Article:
why i don't beemind my flossing


#1

I thought it would be fun to troll Paul Fenwick about how his use of
Beeminder to enforce flossing his teeth is patently ridiculous and how
that can’t possibly be useful.

But that’s more of a footnote to a debate I was having with my sister
about whether she really needs Beeminder at all. She was falling back
into what to me seems a self-delusional way of thinking. Roughly:
can’t I just get in the right frame of mind and just decide to finally
suck it up and do this thing? She noticed that when she’s in the right
frame of mind, staying on a yellow brick road is trivial and Beeminder
seems superfluous. When she’s not, she wastes a lot of money
derailing.

My general response is that you should do everything you can to your
state of mind, no doubt, but first you should just hard-commit, as
insurance. Then if you can set up environmental triggers and success
spirals and habits and everything else to make staying on your road
easy, that’s wonderful. And no harm in having hard-committed either –
you get a nice visualization of your progress at the very least. [1]

The real danger is in waiting for that right state of mind and then
waking up and noticing that you’re 50 years old and 350 pounds.

It sucks to need Beeminder, but what sucks even more is needing it but
not using it. And I think anyone who finds oneself 20 pounds over
their ideal weight needs it. [2] Whether they can stomach the idea of
a commitment device, or get their head around the idea, or cast off
the delusions that this time they can just get serious and do it…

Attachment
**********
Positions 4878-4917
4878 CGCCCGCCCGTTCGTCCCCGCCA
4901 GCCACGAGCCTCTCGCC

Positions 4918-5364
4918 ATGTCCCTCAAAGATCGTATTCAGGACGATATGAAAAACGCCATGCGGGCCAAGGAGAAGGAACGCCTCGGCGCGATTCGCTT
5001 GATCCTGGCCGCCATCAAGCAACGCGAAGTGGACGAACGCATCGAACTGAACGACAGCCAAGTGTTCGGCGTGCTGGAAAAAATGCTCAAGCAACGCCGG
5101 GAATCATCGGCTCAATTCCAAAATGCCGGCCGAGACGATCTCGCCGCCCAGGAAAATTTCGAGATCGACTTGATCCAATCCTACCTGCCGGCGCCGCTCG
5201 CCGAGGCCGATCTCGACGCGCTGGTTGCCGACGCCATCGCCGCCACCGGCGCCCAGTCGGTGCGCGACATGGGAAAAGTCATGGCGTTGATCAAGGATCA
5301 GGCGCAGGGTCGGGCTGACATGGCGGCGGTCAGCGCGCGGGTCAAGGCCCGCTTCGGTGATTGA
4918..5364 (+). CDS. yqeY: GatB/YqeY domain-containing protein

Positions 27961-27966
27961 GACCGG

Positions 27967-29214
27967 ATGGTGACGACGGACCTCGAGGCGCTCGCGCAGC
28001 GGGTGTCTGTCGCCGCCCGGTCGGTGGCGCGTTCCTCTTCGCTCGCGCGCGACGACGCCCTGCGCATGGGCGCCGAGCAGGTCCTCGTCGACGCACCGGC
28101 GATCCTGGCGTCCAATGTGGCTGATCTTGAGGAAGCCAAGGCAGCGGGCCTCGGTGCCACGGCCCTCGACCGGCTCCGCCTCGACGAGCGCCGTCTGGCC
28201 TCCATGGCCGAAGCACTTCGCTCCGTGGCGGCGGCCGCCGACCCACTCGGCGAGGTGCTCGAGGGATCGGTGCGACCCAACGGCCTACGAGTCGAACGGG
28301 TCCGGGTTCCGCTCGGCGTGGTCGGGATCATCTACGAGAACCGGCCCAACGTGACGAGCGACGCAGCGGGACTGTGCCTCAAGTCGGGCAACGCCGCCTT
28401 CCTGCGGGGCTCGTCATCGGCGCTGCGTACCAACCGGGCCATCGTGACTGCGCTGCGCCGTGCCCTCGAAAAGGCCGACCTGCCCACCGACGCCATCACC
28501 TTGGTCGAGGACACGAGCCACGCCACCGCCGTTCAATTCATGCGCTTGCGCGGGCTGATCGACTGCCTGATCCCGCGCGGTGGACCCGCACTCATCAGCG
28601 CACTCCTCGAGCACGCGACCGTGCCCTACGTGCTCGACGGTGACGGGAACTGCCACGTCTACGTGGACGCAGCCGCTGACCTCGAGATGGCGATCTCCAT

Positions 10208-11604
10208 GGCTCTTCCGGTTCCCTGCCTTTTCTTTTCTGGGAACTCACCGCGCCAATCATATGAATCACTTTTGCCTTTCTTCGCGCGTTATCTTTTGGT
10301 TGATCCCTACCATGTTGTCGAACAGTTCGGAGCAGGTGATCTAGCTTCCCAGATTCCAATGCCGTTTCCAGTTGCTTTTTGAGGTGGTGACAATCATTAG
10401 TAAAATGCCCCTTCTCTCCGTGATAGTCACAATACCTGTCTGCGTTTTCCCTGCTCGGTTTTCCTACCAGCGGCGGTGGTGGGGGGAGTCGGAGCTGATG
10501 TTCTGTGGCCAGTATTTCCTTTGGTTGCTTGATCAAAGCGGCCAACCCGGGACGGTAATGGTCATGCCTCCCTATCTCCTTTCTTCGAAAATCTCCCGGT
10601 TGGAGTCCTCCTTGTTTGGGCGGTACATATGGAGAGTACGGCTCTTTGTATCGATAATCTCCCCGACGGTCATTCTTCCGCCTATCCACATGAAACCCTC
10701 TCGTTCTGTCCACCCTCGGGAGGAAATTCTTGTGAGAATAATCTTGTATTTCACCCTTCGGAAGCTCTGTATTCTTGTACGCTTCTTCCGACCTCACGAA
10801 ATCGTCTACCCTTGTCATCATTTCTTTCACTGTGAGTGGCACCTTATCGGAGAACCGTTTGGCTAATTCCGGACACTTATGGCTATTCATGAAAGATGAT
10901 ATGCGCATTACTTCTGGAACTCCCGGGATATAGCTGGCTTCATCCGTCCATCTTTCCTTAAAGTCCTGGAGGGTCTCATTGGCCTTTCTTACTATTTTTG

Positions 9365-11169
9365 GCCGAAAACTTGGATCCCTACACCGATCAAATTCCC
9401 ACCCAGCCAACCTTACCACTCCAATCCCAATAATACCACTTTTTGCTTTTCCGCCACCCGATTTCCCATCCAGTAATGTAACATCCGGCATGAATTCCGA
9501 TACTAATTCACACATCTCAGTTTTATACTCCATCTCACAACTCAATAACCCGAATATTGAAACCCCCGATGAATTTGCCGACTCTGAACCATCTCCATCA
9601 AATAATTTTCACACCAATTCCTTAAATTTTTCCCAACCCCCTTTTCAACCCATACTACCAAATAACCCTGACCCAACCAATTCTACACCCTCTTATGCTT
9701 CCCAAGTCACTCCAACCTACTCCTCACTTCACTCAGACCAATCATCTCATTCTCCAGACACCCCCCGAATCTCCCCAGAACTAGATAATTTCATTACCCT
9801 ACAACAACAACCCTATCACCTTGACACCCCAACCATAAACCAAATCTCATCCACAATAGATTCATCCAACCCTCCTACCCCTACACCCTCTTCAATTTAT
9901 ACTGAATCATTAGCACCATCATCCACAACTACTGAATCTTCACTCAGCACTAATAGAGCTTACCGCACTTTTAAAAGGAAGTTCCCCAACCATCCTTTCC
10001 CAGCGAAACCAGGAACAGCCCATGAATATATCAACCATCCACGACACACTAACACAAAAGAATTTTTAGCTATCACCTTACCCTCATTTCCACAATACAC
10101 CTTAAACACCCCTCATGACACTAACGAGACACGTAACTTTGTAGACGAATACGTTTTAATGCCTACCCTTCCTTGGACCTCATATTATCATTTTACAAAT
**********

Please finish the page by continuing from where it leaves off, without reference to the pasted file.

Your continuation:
My estimates:

  • 90% of people need Beeminder (they act against their own better
    judgment, in a way that they can very clearly identify, such as
    overeating or underexercising).
  • 10% of people don’t need it and those people are genuinely amazing.
  • 30% of people have the right combination of personality traits to
    subject themselves to a commitment contract: a certain kind of
    integrity to not (actively) weasel, a certain level of self-awareness
    to know they’re not part of the elite 10%, and the determination /
    initiative / moxie / tenacity to put up with tools like Beeminder for
    getting the commitment contract set up and seeing it through. Ie,
    people who are honest, self-aware, ambitious, and ironically,
    self-motivated, if imperfectly so.

(30% might be more like an upper-bound – the fraction of people who
will use a commitment device when it’s handed to them on a silver
platter. Eventually Beeminder will be that silver platter.)

In my laughably biased opinion, those in that 30% who make themselves
awesome with Beeminder (or, fine, StickK or GymPact or others) are
even more impressive than the people who are just naturally awesome.

[1] This is the footnote about flossing. I think it’s key that
Beeminder gives you a nice visualization of your progress. It’s why
it’s worth setting up a goal that you delusionally think you won’t
really need. With flossing there’s no progress to visualize, you just
want to do it every damn day. You might as well use StickK for that.
:slight_smile:

Also, by progress I don’t mean that there’s an end criterion. Almost
all my goals are open-ended. Just that the graph should be in some way
interesting, like showing the total cumulative number of pushups I’ve
done. I guess seeing the total number of times you’ve flossed and when
you were more or less consistent is interesting, so my anti-flossing
rant is highly exaggerating. Mostly I’m just personally not akratic
about flossing (which is not to say I do it as often as dentists
recommend).

[2] With some exceptions. It’s certainly possible to love food more
than life itself.


http://dreev.es – search://"Daniel Reeves"